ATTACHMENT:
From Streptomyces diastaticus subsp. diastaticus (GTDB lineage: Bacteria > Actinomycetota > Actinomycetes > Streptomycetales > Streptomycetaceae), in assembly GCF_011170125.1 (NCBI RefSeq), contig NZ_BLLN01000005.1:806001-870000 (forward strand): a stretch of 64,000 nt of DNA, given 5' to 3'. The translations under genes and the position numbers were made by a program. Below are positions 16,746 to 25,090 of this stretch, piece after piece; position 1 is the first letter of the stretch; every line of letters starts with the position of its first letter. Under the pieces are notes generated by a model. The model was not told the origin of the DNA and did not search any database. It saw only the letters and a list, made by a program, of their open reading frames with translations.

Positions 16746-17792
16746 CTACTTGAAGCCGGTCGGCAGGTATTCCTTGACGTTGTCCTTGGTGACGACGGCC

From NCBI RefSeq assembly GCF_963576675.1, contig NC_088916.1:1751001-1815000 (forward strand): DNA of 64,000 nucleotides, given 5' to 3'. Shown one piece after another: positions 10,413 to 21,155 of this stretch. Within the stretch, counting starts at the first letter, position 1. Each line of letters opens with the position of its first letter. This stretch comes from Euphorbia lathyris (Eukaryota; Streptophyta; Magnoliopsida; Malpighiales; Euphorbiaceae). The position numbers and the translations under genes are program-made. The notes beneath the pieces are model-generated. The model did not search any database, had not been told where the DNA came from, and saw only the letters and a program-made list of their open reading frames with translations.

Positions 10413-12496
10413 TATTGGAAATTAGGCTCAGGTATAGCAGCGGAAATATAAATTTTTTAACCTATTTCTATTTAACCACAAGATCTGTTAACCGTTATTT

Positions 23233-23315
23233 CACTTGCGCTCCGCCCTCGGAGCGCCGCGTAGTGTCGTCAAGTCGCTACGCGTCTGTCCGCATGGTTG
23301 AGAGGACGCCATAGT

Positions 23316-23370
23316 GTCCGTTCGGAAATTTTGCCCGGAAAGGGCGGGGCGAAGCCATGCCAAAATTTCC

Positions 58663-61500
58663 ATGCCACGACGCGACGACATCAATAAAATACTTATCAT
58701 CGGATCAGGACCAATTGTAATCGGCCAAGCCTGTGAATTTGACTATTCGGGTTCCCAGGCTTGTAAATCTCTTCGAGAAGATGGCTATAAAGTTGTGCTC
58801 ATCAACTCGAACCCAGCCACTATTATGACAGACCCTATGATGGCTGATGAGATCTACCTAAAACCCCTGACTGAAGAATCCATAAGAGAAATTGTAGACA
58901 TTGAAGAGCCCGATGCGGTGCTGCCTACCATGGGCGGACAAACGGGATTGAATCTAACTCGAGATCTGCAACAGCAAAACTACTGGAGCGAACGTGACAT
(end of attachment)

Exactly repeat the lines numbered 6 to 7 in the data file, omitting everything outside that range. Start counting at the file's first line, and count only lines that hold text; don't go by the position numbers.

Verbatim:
10413 TATTGGAAATTAGGCTCAGGTATAGCAGCGGAAATATAAATTTTTTAACCTATTTCTATTTAACCACAAGATCTGTTAACCGTTATTT

Positions 23233-23315